The product aims to alleviate stress on the adhesive glue in its trailing edge caused when a turbine's rotor rotates. This can lead to cracks.
The company’s D-String is made of nylon, with conic connectors attached to the blade. It is installed in-between two trailing edge panels of a blade to prevent it bending or 'pumping' when it rotates. Measurement devices ensure the correct tension in the string.
Bladena’s CTO, Find Jensen, who founded the company in 2011, has been working closely with blade repair company Total Wind Blades (TWB).
Jensen said: "Glue binds the blades together and at the edge it’s a weak point and when they rotate they bend, or as well call it 'pump'. We worked to minimise this ‘pumping’ action."
The company’s D-String is currently being tested in a Danish manufacturer's turbine, owned by Vattenfall, in Denmark after it was installed one year ago. TWB measured the ‘pumping deformation’.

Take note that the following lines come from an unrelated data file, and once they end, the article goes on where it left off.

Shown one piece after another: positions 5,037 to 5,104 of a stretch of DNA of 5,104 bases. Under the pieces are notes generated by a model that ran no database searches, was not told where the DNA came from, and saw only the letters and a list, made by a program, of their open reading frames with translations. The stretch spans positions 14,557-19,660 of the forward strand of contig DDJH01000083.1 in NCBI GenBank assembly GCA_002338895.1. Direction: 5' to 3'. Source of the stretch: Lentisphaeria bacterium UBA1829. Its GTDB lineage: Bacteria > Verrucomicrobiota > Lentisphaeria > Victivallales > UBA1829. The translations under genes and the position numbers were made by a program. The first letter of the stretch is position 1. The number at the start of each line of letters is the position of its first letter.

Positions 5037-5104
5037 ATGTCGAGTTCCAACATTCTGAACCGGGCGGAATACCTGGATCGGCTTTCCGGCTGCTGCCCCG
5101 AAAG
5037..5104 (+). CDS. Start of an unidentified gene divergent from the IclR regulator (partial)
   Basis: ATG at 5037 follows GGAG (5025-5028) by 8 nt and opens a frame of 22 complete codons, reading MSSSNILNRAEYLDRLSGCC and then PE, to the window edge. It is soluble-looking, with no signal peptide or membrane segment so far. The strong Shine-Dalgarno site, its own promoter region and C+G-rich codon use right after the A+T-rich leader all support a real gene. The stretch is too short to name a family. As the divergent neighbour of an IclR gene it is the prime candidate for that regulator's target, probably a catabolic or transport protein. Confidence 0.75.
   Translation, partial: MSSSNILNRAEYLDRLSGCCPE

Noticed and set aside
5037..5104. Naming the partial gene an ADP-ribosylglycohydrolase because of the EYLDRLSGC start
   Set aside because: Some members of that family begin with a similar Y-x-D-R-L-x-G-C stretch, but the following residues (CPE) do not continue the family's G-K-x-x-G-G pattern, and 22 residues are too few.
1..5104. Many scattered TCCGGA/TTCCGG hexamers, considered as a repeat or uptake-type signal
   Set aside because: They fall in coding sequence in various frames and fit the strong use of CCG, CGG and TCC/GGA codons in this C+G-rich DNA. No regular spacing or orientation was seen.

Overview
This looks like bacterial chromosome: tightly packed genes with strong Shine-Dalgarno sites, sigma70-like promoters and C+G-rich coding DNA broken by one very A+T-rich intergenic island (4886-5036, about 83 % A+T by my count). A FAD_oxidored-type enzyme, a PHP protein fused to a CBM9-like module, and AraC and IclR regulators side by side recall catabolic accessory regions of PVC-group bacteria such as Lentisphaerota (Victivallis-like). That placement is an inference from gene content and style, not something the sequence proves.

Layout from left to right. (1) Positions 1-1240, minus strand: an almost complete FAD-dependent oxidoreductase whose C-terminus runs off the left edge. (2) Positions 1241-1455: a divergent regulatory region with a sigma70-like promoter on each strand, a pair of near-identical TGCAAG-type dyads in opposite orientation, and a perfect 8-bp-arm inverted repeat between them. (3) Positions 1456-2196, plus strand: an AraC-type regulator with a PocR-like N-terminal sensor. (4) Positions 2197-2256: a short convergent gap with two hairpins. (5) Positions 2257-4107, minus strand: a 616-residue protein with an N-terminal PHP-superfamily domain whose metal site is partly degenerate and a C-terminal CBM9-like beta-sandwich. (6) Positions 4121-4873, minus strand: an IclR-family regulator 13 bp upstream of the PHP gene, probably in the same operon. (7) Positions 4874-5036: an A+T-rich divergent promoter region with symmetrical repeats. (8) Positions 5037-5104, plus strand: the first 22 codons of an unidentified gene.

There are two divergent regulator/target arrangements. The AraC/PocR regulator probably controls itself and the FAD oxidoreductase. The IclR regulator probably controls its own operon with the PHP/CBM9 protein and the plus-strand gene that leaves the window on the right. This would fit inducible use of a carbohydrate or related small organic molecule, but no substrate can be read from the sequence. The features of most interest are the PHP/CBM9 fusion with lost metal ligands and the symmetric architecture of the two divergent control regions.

Jensen said: "The pumping was measured and then the D-String was fitted. TWB found the pumping deformation was reduced by 95%. This can extend the lifetime in the binding by many years."
The D-String was also installed on a US manufacturer's turbine in America a few months ago. Bladena was unable to release the names of the wind turbine companies.
Funding for the project came from the Danish government’s Energy Development Demonstration Programme and the D-String has become a patented technology.